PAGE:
Since that weekend, mindfulness and meditation has played a big part in my life. Taking just ten minutes out every day to clear my head has helped me to view situations differently and has given me back the confidence in myself and my abilities that I hadn’t realised was starting to erode.
Now, I am not worried or ashamed of saying I have struggled and have found a way through, but when I was asked to write this blog my first thought was, “wow I hope that this doesn’t impact negatively on my career and stop me from securing future opportunities and clients”. My second thought was: “if it does, then they aren’t the right opportunities for me.”
Every communicator I have had the good fortune to work with or meet in my life has been passionate about their careers and invests time and efforts in keeping on top of their game. I am thrilled that the professional bodies have recognised that the tools of our trade are not only the skills we have, but the minds we use to deploy those skills and are investing in supporting their members through research and mental health programmes. In 5 December 2017, the CMI Southern and CIPR Local Public Services groups are running a webinar on mental toughness and personal resilience at work. I hope it’s the first of many.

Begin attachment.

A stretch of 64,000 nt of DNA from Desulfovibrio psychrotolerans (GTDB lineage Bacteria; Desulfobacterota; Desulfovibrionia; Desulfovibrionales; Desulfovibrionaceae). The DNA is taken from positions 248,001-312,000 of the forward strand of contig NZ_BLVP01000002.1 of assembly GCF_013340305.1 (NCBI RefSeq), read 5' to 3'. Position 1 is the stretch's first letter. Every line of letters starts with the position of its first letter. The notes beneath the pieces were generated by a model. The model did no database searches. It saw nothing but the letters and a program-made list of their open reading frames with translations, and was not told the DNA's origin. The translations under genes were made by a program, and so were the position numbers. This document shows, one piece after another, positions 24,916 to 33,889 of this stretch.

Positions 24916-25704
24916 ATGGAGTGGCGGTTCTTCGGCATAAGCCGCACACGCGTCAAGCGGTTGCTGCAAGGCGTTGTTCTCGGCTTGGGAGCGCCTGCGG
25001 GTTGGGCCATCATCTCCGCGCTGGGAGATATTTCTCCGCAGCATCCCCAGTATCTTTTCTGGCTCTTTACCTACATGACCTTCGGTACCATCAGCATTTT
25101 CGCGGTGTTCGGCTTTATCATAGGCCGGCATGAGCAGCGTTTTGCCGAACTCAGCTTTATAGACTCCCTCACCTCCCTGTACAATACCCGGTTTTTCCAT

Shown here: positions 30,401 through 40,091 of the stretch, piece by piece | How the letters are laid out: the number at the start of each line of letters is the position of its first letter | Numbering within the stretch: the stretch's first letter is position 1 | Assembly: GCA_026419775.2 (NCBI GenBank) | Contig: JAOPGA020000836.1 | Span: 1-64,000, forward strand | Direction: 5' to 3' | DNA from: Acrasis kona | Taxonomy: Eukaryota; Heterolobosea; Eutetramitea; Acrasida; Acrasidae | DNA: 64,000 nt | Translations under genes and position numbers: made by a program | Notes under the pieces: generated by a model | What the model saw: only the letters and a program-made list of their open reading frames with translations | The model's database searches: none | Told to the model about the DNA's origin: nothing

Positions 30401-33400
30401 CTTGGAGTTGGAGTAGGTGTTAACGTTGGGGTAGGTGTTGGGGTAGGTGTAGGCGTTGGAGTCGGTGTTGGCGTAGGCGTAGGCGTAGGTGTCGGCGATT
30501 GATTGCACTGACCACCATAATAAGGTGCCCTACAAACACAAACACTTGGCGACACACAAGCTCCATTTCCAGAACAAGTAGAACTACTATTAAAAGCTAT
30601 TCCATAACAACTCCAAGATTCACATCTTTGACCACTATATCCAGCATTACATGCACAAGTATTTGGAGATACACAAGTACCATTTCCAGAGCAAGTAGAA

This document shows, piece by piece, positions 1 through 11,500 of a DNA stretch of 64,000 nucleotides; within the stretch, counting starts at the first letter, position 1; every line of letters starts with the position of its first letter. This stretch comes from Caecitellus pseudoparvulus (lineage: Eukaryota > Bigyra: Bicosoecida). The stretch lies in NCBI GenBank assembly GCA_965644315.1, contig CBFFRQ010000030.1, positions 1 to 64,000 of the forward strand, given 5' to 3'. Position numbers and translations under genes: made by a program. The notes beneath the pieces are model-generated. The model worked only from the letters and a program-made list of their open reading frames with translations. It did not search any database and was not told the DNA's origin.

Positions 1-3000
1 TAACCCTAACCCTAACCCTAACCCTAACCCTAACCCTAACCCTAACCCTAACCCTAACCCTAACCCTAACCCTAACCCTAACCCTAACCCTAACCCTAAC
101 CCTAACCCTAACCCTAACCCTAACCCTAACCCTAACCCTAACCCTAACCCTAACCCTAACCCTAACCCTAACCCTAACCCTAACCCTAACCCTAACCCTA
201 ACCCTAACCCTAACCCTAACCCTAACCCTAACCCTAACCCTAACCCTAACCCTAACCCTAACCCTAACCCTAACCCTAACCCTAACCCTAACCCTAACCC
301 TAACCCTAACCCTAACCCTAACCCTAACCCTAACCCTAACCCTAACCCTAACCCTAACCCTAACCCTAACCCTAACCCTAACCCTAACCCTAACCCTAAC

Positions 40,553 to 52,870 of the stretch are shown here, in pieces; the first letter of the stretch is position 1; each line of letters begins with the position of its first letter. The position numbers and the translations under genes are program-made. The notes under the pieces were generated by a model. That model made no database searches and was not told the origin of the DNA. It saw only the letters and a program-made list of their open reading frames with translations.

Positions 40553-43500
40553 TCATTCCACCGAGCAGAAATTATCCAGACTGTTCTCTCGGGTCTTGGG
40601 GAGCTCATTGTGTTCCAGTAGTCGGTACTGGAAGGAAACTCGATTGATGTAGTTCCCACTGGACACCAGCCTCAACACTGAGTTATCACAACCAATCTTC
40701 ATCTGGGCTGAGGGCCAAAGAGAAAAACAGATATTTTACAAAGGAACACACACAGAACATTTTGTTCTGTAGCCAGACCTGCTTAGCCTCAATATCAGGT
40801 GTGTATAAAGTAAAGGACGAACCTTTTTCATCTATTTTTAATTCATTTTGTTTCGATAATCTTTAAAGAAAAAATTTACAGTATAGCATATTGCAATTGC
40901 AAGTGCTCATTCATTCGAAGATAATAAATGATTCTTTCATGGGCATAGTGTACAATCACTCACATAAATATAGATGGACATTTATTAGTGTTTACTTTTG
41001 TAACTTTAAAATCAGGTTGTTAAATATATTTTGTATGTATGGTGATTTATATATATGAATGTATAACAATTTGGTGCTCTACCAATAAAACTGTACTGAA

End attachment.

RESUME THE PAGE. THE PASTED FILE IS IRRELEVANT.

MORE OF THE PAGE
So, having shared my story with you, my advice is, don’t wait until you are feeling like your batteries are draining to invest in your mental health. Take the time now to put the scaffold in place that will help you to continue to operate to the highest levels when dealing with that crisis or that post-emergency fallout, and talk about how you feel (I love the tips in this article from the Government Digital Service). As my mum says, you can always buy a new computer if that stops working, but who is going to replace you when you break?
Blog by Holly Bremner
- Book for 5 December 2017 webinar on mental toughness and personal resilience at work with CMI Southern, CIPR Local Public Services and AQR Ltd
- Stephen Waddington on mental health and public relations performance
- Govenment Digital Service – It’s OK to talk about mental health